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Knoxville News-Sentinel (Tennessee)


Two Hardin Valley Academy baseball coaches are under investigation by state and local authorities after they were accused of intentionally and repeatedly hitting players with pitches during a practice last week.

Head coach Joe Michalski and assistant coach Zach Luther have been placed on paid leave from their coaching duties by the school system, according to schools spokeswoman Carly Harrington. Both are continuing their teaching roles at the school, she said.

This is the third time Michalski has been placed on leave or suspended by the school district after previously being investigated for injuries to another player during practice two years ago and for a public intoxication arrest in February 2014, according to documents in his personnel file obtained through a USA TODAY NETWORK-Tennessee public records request.

The Tennessee Department of Children's Services opened an investigation on March 10 into the latest allegations, according to spokesman Rob Johnson. He declined to say who filed the complaint, but it came one day after the practice where Sheri Super, the mother of junior shortstop Ryder Green, said her son and others were hit with baseballs.

The Knox County Sheriff's Office also has opened an investigation, according to spokeswoman Martha Dooley. She declined to discuss the nature of the investigation.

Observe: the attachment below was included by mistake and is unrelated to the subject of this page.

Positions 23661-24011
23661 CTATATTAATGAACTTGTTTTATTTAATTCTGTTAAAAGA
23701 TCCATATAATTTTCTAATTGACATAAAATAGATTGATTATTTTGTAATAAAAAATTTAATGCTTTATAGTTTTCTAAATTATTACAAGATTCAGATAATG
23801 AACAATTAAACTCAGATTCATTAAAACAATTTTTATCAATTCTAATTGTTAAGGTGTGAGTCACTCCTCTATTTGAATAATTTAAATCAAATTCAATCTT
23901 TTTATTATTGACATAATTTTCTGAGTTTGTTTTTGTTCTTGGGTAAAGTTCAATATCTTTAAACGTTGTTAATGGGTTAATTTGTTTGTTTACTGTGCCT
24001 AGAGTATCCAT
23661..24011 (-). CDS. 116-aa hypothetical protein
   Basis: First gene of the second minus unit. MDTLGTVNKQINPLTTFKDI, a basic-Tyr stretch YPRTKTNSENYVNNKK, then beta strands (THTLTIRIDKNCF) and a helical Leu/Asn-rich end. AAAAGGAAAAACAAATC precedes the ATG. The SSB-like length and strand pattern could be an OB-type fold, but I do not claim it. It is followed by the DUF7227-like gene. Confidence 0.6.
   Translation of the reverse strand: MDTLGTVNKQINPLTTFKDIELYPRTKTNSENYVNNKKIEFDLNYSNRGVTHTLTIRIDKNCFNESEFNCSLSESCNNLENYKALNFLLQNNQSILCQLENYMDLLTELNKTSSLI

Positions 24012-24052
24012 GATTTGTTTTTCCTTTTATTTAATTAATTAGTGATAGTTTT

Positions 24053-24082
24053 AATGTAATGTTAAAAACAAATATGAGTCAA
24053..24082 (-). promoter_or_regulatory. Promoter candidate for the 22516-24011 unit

Michalski and Luther did not respond to email requests for comment.

Video of the practice taken from the bleachers and provided to the USA TODAY NETWORK-Tennessee by Super appears to show a coach striking players in the batter's box with pitches repeatedly.

According to Super, the players were forced to stand in the batter's box while Luther threw the pitches and Michalski watched from first base during the drill. A photo provided by Super of a player's back shows red marks on his lower left side.

The drill was prompted by a player who stepped out of the batter's box during a March 8 scrimmage against Webb School to avoid being hit by a pitch, according to Super. No one was allowed to leave the batter's box during practice until they were hit by a pitch, Super said.

"What makes me angry is that my son has had two concussions since May of last year," Super said. "What if they would have accidentally hit him the head? At that point, we are talking about double vision and cognitive functioning, not whether he has a career playing at Vanderbilt."